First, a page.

All of my life I have been told I am required, as a Christian, to “forgive and forget.” I’ve often wondered if Christ realized what he was asking of us. I mean, really, I’m supposed to forgive someone who tried to put my head through a door? I’m supposed to forgive the one who tormented me for many years with molestation of my young body? I mean, really? I’ve studied my Bible thoroughly, paying special attention to the red letters in the four gospels. We are clearly told that in order to be forgiven, we must first forgive the one who has wronged us. I am open to correction, really I am. After looking and studying, nowhere have I found we are required to forget the wrongs. We don’t fret and ponder and mull them over on a continuous basis, pouting and singing, “Poor, poor pitiful me,” but rather, we can utilize them as learning tools so that we do not make poor choices or mistakes in the future regarding similar circumstances or people. But, yeah, the forgiving? We pretty much have to do that. It’s not an optional selection, as in “One from Column A…”
It did not come easily, and quite candidly, it didn’t come willingly at first. I just know I kept reading, over and over, “To be forgiven, you must first forgive . . .” I mean, every time I opened my Bible it was like the Holy Spirit of God was getting in my face, saying, “Are we ever going to confront this thorn in your side, or are you quite happy living out the remainder of your life seeing yourself as a victim?” To that I replied, “Ouch! Not so fast. You don’t understand . . .,” and then I realized how ridiculous I must have sounded. I mean, the Sovereign Creator of the whole entire universe who created me, every cell and fiber of me, would not understand His very creation? Silly of me, huh?
So, strictly to clear my conscience and get Him off my back, I cut a deal with God. It went something like this: “Okay, God. You know and I know there is absolutely not a part of me, down to the smallest atom, that wants to or is willing to even consider forgiving those slime balls. I have suffered irreparable harm and damage, and nothing in me feels I should be asked to extend forgiveness.” Well, you know how God gets. He just remained silent. I hate it when He does that. It means I have to stew in my own juices and face the music, confront the issues. He’s there waiting for me to come around, but it’s my call. That’s the free will part.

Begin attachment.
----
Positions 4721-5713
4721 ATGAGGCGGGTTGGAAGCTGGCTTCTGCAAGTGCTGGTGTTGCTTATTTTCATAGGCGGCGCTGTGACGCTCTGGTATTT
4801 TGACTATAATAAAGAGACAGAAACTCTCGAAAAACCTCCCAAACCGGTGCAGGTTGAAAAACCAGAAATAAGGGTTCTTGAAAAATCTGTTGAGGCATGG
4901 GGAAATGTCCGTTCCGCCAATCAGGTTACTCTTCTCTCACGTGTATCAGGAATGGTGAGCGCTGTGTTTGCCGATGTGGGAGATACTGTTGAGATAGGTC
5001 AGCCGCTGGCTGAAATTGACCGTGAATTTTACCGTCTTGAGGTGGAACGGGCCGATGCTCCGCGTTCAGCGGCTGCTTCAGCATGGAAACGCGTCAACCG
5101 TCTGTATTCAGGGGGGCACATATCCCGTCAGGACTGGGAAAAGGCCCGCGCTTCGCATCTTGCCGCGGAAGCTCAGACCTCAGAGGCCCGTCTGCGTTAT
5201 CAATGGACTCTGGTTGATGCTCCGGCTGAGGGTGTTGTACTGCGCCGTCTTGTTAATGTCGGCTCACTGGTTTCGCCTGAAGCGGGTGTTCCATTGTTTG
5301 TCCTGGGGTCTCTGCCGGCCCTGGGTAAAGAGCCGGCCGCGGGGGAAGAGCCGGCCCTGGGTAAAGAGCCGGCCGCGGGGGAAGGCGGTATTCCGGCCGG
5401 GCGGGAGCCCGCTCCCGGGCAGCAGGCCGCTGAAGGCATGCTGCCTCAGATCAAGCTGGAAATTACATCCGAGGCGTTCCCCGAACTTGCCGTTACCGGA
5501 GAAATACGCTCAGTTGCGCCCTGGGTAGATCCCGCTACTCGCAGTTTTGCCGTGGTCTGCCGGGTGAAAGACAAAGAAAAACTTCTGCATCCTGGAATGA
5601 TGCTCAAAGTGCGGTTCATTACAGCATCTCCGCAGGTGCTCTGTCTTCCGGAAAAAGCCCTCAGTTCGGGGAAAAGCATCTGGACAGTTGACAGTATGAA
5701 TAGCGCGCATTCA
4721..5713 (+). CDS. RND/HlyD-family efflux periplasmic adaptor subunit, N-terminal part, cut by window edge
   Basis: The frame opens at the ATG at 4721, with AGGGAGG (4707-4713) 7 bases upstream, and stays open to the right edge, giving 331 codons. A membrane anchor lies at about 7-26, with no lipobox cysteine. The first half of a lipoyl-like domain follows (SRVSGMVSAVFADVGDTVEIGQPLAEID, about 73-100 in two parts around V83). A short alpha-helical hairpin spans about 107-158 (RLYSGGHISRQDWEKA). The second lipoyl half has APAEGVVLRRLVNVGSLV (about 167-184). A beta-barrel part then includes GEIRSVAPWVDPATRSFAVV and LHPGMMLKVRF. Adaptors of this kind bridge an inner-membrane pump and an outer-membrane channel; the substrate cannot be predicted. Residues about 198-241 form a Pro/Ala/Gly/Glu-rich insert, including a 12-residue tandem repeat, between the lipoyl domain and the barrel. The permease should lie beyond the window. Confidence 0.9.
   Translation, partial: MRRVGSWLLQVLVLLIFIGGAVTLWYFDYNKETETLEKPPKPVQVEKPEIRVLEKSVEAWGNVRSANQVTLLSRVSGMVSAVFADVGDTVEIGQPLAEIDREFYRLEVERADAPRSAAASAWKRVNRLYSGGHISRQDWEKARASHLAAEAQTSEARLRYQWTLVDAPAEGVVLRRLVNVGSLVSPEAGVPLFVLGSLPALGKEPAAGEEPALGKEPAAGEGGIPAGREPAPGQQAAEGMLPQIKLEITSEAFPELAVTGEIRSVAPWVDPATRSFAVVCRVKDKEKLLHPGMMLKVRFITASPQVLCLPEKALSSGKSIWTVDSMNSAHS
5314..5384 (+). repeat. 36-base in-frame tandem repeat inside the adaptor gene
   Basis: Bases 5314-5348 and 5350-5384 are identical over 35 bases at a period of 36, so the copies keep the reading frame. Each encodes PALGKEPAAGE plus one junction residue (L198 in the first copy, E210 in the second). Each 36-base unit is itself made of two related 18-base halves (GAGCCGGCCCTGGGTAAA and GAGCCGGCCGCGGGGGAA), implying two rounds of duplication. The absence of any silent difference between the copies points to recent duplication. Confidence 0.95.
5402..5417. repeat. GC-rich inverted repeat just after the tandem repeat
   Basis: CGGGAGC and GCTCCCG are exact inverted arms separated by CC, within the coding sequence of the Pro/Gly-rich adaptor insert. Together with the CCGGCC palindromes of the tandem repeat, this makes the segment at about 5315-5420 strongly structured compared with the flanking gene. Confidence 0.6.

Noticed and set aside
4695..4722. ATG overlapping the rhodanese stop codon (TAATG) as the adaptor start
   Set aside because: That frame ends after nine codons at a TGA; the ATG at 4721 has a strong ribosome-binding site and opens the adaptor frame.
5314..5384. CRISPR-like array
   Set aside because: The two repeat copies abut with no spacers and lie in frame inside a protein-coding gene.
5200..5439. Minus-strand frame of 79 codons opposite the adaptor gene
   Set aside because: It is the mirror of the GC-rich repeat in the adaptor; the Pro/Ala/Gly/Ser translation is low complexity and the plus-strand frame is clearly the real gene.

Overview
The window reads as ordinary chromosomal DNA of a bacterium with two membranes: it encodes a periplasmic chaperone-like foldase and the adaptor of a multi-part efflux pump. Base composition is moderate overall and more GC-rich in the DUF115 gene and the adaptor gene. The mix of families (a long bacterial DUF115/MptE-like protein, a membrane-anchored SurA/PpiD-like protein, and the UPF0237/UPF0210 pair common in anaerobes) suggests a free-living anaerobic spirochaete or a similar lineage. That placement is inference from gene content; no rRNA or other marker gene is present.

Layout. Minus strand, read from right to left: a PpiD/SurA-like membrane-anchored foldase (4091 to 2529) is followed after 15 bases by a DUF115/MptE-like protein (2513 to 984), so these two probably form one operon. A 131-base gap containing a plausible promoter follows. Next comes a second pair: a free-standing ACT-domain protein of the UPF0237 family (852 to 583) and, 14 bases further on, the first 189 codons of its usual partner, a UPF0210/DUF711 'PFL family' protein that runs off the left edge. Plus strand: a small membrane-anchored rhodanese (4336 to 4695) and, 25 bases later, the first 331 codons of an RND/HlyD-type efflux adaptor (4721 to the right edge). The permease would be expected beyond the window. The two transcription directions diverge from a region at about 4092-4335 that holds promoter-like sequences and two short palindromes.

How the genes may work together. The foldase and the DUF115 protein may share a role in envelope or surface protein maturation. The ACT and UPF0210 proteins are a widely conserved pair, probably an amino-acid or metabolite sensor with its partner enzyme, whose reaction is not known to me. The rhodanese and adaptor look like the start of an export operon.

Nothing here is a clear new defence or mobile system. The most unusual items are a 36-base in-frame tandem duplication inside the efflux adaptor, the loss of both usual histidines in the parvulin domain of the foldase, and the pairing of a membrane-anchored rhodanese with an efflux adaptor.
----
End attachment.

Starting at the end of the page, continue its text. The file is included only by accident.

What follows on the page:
“Okay, God, here’s the deal. I give you permission to plant a seed of forgiveness in my heart and cause it to grow.” Now, first off, I was giving God permission? Like He needed permission? Well, I didn’t want to miss making it into Heaven, and quite honestly, I did not want to disappoint my Heavenly Father, either. So, every day, sometimes more than once a day, I’d pray again, “I give you permission to plant a seed of forgiveness in my heart and cause it to grow.”
It took many months, but eventually I started actually meaning the words I was praying. Then, from out of nowhere, I found myself ending the prayer with, “. . . and Father, please send others to speak to their hearts and share your Word and your Love, bringing them to salvation.” Dang! Amazing! First of all, God didn’t just zap me when I was preposterous enough to think He needed my permission to work in my life, and secondly, how remarkable to see and consider the mountains that can be moved when you just step out in childlike faith, saying, “Okay, God. You take the wheel. It’s all yours. I’ll be over here for the ride.”
Then came epiphany! It took far too many years, but once I got it, I really GOT IT! Forgiving is releasing the offender from his/her power and control over your mind, heart, emotions, and sometimes, even your body. As long as we hold anger, animosity, or resentment, they still win! They still maintain a level of control over me, over us.
As if that were enough, then the larger lesson came. By extending forgiveness, I found a level of freedom that I never dreamed was possible. It was not in and of myself, but rather came from my deference to God and His power to work such a thing. He does good work!
Remarkably, I have not been required to forget the past, but rather to move forward from it. It is a place for learning from, not living in. The lessons from my past have now been turned to be used in helping other victims of molestation and/or domestic violence. In the meantime, I get to be free to be me, the “me” that God our Divine Creator meant for me to be all along! How great is that?